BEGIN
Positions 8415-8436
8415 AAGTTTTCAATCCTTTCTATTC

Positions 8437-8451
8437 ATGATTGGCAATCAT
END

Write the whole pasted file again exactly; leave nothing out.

Positions 8415-8436
8415 AAGTTTTCAATCCTTTCTATTC

Positions 8437-8451
8437 ATGATTGGCAATCAT